The Disconnected Mind project team studies the relative contribution of genetic and environmental influences to change in cognitive function as we age.
They discovered that approximately 24% of the extent of change between childhood and older age (age 70) is due to genetic influences. This means that environmental influences make a larger contribution, at approximately 76%.
Where these are things we can control or alter (e.g. the choice to smoke or not; decisions we make about diet), we can make changes to help protect our cognitive health as we age.
How do environmental factors affect genes?
The genes we are born with never change but they don’t all need to produce the proteins they are responsible for all the time. This means that they can be switched ‘on’ and ‘off’ during our lives. This is known as gene regulation.
Much of the switching that takes place is natural – a normal part of our everyday biology – and is vital over the life course, for instance to build and repair different body cells at the right times. Switching can also happen in response to environmental factors and disease. This enables cells to react quickly to changes in their environment.
Researchers are increasingly interested in studying what switches genes on and off. This relatively new branch of biomedical science is known as ‘epigenetics’. We don’t fully understand it yet, but we do know that the switching is done by chemical modifications to the DNA.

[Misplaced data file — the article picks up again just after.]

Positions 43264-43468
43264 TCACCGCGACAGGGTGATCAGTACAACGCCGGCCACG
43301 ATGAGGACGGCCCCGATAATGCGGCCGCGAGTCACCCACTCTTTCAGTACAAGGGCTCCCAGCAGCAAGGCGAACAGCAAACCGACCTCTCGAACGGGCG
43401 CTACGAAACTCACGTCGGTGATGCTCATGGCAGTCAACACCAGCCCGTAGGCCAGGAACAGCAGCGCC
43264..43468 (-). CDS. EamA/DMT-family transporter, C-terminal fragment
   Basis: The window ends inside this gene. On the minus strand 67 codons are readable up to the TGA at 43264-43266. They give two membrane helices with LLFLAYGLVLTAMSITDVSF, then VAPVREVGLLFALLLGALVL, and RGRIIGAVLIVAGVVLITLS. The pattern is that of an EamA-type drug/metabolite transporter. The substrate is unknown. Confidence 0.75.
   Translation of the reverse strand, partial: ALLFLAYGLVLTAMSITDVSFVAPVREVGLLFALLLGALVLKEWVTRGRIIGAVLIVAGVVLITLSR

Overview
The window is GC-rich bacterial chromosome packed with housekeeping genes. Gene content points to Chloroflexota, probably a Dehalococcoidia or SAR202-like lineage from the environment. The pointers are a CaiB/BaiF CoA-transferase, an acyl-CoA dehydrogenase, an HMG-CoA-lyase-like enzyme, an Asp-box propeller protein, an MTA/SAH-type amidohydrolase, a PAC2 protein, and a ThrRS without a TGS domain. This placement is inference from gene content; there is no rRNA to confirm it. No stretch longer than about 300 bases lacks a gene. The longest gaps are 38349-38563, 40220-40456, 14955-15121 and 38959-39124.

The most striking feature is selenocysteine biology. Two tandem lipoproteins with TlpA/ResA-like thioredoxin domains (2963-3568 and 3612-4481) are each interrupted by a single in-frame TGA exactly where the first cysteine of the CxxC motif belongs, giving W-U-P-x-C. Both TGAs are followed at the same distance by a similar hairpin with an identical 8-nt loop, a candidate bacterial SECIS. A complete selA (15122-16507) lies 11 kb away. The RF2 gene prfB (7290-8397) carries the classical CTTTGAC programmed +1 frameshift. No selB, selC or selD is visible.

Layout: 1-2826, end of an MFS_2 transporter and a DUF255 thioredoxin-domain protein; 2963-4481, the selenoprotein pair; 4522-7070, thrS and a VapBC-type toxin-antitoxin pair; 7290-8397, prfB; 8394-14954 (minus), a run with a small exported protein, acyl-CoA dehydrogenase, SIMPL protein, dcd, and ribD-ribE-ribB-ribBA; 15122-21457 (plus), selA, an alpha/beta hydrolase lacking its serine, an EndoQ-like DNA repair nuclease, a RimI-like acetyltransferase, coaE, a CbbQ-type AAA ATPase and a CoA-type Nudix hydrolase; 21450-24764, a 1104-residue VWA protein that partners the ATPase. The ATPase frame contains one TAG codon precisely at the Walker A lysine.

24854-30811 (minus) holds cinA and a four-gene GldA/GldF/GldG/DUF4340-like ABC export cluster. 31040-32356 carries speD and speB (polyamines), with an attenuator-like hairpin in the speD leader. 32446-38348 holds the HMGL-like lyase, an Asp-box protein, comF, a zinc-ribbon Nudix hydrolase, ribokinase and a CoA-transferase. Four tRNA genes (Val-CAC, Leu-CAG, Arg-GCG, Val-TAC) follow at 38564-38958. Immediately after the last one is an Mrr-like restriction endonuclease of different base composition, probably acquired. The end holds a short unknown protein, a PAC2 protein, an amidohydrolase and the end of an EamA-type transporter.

One of the types of modification that has been identified so far is known as ‘methylation’, a process in which methyl groups are added to genes. This changes the activity of that gene without changing the gene itself. In other words, DNA methylation helps control how active or inactive our genes are.
Epigenetics, ageing and the future
The Disconnected Mind project team is studying what environmental factors trigger DNA methylation of genes that are associated with ageing. They have found, for example, that smoking is an environmental influence that has a large effect – it’s possible to spot current smokers by looking at methylation levels in a single gene.
Links between DNA methylation and schizophrenia and Alzheimer’s disease have also emerged, but further research is needed to find out whether this offers potential for prevention or treatment of these conditions.
The study of epigenetics and epigenetic differences between people is also providing findings on the rate of ageing and how long we live, information about the mechanisms behind diseases and the biological implications of our lifestyle choices.
In time, it will help us learn more about ageing of our brains and thinking skills, providing more understanding of how we can protect their health as we grow older.
- Relton, C.L., Hartwig, F.P., Davey Smith, G., 2015. From stem cells to the law courts: DNA methylation, the forensic epigenome and the possibility of a biosocial archive. Int J Epidemiol, 44:4, pp.1083-93.
With thanks for this page to scientists in the University of Edinburgh’s Centre for Cognitive Ageing and Cognitive Epidemiology.